Sunday 6 January 2008

Looking down on Knowledge Management from on high - what do they see?

Interesting comment from a "a senior and long-tenured KM director of a large law firm" who answers the "dichotomy between corporate knowledge management adoption and satisfaction" (that being, adoption high but satisfaction low):

"one possible explanation might be that the users of those KM resources are much more likely to be the people working for the executives than the executives themselves, and that therefor the value of the tools isn’t apparent to those executives."

This also reflects my experience and is in fact exactly what I found once during a knowledge audit - left unidentified, subsequent decision making about their KM approach would have resulted in some poor outcomes for the organisation. Its a reminder that part of the job description for a knowledge manager is as much as about creating and sustaining their organisational knowledge ecology as it is managing stakeholders so they understand the value it is providing. BTW I'm sure this is true of many other management technologies, not just knowledge management.

Saturday 5 January 2008

Adopting new technology: Sometimes better, but not always smarter

Another book I'm reading right now (or rather, in this case, idly flicking through) is The Tyranny of Distance: How Distance shaped Australia's History by Geoffrey Blainey that has a great little technology adoption anecdote concerning the motor car in the early 1900s:

"Salesmen had to teach their customers how to start a car and how to steer before they had a chance of selling a car. Elderly farmers in particular were slow learners. They were accustomed to driving ploughs, which they always steered by pushing the lever in the opposite direction to that in which the plough was intended to go; they were slow to forget that knowledge. Driving their first car they would sometimes come to a bend in a road and instinctively turn the steering wheel in the wrong direction, thus running off the road. They were also so accustomed to driving or riding horses that they did not concentrate enough on steering. They knew a horse was never silly enough to run into a tree. They expected a Detroit car to be as sensible."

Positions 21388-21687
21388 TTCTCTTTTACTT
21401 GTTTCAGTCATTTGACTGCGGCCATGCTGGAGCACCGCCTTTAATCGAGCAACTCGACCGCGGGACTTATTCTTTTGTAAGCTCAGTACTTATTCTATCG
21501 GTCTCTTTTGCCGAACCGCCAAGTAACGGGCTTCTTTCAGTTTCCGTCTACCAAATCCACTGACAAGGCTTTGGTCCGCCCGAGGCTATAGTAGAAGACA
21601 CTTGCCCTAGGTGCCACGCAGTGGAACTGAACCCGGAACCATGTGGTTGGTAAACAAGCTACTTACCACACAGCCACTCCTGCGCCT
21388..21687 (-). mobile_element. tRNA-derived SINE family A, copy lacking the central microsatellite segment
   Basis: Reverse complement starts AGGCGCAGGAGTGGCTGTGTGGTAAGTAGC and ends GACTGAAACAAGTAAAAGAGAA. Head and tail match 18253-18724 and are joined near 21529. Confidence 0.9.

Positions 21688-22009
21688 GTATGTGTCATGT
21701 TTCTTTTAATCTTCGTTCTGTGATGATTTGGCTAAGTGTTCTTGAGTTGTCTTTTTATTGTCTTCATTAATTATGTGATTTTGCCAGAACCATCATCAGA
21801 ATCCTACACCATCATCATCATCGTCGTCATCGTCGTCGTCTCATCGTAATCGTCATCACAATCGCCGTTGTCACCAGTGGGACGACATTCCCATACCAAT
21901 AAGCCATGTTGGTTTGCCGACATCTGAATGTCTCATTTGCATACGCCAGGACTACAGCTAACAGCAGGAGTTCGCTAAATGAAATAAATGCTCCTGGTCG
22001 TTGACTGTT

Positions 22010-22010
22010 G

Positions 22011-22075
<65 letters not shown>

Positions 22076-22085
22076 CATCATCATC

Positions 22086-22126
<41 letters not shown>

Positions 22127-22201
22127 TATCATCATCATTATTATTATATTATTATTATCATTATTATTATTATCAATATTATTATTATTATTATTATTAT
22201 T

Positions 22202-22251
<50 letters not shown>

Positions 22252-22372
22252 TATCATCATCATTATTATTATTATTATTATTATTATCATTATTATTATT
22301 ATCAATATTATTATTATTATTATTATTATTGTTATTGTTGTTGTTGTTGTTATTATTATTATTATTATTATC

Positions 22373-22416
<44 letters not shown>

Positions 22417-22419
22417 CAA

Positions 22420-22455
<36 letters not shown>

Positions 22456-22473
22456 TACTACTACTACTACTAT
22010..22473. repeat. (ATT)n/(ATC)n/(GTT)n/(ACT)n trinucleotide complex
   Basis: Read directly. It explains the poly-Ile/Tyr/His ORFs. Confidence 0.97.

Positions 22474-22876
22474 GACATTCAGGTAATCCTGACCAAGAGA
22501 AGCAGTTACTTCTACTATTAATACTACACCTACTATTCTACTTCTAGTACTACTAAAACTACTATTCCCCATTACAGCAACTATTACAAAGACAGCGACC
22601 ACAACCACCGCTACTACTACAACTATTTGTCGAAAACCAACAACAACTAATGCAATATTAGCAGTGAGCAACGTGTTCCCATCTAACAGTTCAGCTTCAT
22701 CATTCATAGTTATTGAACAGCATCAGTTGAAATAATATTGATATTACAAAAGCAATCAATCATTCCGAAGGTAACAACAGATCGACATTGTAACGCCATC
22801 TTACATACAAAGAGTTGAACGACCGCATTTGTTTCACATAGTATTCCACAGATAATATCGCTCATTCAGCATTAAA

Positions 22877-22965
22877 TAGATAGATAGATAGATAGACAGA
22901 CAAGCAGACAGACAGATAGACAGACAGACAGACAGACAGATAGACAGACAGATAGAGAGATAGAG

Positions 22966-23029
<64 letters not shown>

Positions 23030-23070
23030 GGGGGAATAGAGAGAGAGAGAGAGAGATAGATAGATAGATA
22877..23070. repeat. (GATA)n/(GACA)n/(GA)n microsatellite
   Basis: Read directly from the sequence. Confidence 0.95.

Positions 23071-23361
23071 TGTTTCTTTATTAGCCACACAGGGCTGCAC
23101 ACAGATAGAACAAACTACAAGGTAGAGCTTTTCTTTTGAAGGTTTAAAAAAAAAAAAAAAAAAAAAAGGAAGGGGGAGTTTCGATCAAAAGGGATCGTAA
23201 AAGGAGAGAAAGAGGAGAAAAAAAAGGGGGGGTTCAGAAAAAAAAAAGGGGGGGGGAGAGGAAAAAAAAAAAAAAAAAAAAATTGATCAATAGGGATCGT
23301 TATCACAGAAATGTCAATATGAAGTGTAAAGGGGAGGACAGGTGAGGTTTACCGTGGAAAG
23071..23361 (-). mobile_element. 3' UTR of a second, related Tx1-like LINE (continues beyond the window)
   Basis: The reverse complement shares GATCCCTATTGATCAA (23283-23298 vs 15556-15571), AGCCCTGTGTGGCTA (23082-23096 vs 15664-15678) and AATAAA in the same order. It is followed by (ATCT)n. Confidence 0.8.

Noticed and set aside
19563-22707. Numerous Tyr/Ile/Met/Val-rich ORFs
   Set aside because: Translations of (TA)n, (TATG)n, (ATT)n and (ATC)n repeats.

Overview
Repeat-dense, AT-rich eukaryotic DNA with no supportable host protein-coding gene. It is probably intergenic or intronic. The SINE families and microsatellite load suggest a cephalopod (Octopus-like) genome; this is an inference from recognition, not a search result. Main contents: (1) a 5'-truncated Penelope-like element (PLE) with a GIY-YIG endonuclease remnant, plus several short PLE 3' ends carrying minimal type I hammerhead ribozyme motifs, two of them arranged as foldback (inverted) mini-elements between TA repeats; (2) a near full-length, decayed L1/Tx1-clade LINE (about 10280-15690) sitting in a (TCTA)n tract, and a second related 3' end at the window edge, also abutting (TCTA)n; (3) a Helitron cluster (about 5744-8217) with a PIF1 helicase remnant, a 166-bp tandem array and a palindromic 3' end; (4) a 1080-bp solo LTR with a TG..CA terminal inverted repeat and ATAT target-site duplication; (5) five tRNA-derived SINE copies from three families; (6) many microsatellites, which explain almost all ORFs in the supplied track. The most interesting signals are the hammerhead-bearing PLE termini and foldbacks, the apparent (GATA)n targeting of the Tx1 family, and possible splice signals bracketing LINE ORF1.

This speaks to me on so many levels about our experiences with the adoption of information technology, particularly how people's past experiences shape their expectations and how shifting from one technology to another doesn't always mean that everything will be the same or better.

Thursday 3 January 2008

More reading, less blogging

Not by any deliberate decision, but my blog and even my twitter feed is a little quiet right now as other summer holiday diversions call. On a practical level, the heat generated by my laptop doesn't make for a comfortable blogging and feed reading experience any way... it just makes me think about going swimming instead ;-)

One of those diversions includes a rather large pile of books to read through over the next week or so... So far I've read London: The Biography by Peter Ackroyd and I'm about to finish Down Under by Bill Bryson (very funny, particularly for a blow in like me even after a decade). Next on the pile are Guns, Germs and Steel by Jared Diamond and The Android's Dream by John Scalzi for something a little different. And there are another six waiting once I get through this lot...

Incidentally, while I'm not reading much that's online, LibraryThing did turn out to be quite useful in coming up with some reading suggestions.

PS Happy New Year everyone!